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(Relatively) Easy Unit Testing in C
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Latest commit f048c28 Apr 2, 2016 @phf phf committed with Switch from _exit() to exit(), rework fflush().
CT runs each test case and benchmark in its own process; those processes
end with a call to _exit(). However, gcov writes coverage data in an
atexit() function which doesn't get called from _exit(). So we switch to
exit() to enable test coverage analysis. Since exit() flushes files, we
had to rework our fflush() strategy as well.
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ct Switch from _exit() to exit(), rework fflush(). Apr 2, 2016
.gitignore include gitignore in ct dir Jun 1, 2013
License update copyright dates Feb 1, 2013
Makefile check and fix const strings Mar 7, 2016
Readme.md Switch from _exit() to exit(), rework fflush(). Apr 3, 2016
hello.c
msg-test.c Fix indentation. Mar 28, 2016
msg.c check and fix const strings Mar 8, 2016
msg.h

Readme.md

CT

(Relatively) Easy Unit Testing for C

How to use

  1. Copy subdirectory ct into your project.
  2. Add some rules to your makefile. See Makefile for an example.
  3. Write some tests. See msg-test.c for an example. Test function names begin with "cttest".
  4. Run make check

Behavior

  • The test runner runs each test in a separate process, so global state from one test will not affect another.
  • Each test is run in a new process group; all processes in the group will be killed after the test finishes. This means your test can fork without having to worry about cleaning up its descendants.
  • CT participates in GNU make's jobserver protocol. If you put a + in front of the _ctcheck command (as in the sample makefile) and run make with its -jN flag, for example make -j16 check, CT will run tests concurrently (and hopefully in parallel).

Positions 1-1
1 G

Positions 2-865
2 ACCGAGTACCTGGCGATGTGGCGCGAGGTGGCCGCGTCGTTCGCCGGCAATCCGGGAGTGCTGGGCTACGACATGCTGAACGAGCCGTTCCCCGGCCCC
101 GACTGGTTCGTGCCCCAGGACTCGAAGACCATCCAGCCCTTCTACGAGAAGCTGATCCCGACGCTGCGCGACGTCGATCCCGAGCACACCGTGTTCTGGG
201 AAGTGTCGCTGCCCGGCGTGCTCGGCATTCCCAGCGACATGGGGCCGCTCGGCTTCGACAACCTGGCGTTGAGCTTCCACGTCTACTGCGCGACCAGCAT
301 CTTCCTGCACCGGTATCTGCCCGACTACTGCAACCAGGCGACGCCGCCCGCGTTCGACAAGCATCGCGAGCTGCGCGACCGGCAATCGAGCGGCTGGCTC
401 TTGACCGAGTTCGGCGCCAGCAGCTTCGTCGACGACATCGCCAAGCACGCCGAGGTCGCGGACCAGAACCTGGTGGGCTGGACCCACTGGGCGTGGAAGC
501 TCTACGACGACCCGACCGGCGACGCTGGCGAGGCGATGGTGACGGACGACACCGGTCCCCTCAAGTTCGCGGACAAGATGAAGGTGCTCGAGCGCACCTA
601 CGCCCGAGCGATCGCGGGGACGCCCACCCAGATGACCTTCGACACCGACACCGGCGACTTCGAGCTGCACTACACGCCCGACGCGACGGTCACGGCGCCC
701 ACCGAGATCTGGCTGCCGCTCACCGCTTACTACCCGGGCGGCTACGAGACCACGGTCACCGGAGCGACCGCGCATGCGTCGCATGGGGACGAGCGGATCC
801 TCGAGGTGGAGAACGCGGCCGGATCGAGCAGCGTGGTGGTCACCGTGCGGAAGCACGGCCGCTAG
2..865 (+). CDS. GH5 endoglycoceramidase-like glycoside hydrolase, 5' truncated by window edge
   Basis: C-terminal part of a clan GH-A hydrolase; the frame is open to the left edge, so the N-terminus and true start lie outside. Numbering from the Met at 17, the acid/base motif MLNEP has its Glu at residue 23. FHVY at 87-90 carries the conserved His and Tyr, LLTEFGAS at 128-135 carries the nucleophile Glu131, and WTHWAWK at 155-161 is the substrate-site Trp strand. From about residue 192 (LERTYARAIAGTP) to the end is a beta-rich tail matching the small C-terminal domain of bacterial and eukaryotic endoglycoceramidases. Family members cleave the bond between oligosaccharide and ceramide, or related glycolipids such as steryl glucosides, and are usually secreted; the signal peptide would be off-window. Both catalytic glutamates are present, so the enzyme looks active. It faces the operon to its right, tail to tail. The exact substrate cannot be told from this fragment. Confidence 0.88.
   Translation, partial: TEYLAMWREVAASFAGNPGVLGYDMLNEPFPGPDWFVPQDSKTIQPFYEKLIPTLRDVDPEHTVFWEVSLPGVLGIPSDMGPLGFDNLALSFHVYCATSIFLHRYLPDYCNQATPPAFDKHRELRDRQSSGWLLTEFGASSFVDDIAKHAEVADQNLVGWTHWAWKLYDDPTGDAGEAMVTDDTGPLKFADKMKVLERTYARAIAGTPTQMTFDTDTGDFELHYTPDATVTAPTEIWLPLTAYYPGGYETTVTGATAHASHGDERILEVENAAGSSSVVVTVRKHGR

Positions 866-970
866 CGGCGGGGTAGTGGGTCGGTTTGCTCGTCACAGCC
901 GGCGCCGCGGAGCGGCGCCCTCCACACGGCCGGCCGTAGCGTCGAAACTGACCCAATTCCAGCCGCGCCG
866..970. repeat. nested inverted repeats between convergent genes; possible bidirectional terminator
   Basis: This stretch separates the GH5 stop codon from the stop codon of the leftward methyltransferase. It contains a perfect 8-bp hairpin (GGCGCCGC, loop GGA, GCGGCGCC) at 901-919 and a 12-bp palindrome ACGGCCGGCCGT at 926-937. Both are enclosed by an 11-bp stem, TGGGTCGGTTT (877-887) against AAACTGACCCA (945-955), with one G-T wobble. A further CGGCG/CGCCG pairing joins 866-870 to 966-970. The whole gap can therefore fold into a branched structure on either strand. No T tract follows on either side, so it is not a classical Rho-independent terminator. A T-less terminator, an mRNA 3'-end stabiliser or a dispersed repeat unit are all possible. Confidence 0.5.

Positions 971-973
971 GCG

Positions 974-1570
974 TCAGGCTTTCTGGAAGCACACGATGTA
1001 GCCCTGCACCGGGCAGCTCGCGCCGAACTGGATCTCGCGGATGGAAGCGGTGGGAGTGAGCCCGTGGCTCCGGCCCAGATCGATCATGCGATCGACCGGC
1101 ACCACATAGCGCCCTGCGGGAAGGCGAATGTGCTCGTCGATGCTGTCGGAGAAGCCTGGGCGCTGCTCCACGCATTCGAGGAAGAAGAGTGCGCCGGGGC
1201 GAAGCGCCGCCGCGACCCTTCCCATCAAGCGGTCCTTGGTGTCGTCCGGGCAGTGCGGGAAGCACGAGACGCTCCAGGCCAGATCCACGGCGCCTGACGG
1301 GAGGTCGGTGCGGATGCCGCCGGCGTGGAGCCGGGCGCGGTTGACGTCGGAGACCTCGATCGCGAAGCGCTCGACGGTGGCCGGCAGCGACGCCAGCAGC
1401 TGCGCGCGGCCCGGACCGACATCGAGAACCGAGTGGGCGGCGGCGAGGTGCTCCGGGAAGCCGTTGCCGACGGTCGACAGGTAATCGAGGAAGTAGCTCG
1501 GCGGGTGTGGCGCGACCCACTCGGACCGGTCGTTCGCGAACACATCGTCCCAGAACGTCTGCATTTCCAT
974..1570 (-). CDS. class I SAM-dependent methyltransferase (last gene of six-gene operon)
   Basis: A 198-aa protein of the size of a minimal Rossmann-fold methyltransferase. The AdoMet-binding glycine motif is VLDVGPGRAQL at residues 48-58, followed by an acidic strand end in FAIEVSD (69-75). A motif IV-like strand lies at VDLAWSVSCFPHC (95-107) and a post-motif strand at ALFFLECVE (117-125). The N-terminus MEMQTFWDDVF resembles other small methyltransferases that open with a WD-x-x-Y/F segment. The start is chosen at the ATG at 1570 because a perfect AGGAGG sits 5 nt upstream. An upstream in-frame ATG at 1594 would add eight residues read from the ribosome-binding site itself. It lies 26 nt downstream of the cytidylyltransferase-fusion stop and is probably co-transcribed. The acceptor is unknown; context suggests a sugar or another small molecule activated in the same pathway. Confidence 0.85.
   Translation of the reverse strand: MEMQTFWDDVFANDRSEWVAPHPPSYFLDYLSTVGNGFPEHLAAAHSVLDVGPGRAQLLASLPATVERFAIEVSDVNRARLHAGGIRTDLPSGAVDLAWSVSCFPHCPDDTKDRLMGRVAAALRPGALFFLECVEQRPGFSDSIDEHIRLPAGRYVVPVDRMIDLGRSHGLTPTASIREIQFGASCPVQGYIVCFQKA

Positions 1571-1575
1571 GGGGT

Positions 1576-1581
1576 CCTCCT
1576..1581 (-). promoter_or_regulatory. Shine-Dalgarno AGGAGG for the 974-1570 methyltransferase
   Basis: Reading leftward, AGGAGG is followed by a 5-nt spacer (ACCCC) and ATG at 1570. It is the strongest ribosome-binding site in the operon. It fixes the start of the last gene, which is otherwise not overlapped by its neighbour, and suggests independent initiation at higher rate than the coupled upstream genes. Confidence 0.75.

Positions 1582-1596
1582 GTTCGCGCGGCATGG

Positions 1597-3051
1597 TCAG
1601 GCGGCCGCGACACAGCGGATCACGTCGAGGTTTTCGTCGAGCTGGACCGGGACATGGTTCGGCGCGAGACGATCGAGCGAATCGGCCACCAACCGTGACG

• A scratch directory can be obtained by calling ctdir() inside the test. This directory will be removed by the test runner after the test finishes.
  • If you want to perform test coverage analysis using gcov please be aware that gcov is not necessarily multi-process-safe. If you get strange coverage data, try -j1 and avoid forking in your test cases.

Terminal Output

Running make -j4 check in the example supplied looks like this:

$ make -j4 check
cc -Werror -Wall -Wformat=2   -c -o msg-test.o msg-test.c
cc -Werror -Wall -Wformat=2   -c -o ct/ct.o ct/ct.c
cc -Werror -Wall -Wformat=2   -c -o msg.o msg.c
ct/gen msg-test.o > ct/_ctcheck.c.part
mv ct/_ctcheck.c.part ct/_ctcheck.c
cc -Werror -Wall -Wformat=2   -c -o ct/_ctcheck.o ct/_ctcheck.c
cc   ct/_ctcheck.o ct/ct.o msg.o msg-test.o   -o ct/_ctcheck
ct/_ctcheck
.......

PASS

Remove some of the return statements in msg-test.c to see what various errors and failures look like.

Releases

There will be no releases of this tool. Just clone the latest source from git and copy it into your project. If you want to update, copy the newer source into your project.

History

Inspired by CUT 2.1 by Sam Falvo and Billy Tanksley. Also with ideas from the Go testing package and gotest. Also stole some benchmark hints from testingbee by Dustin Sallings.

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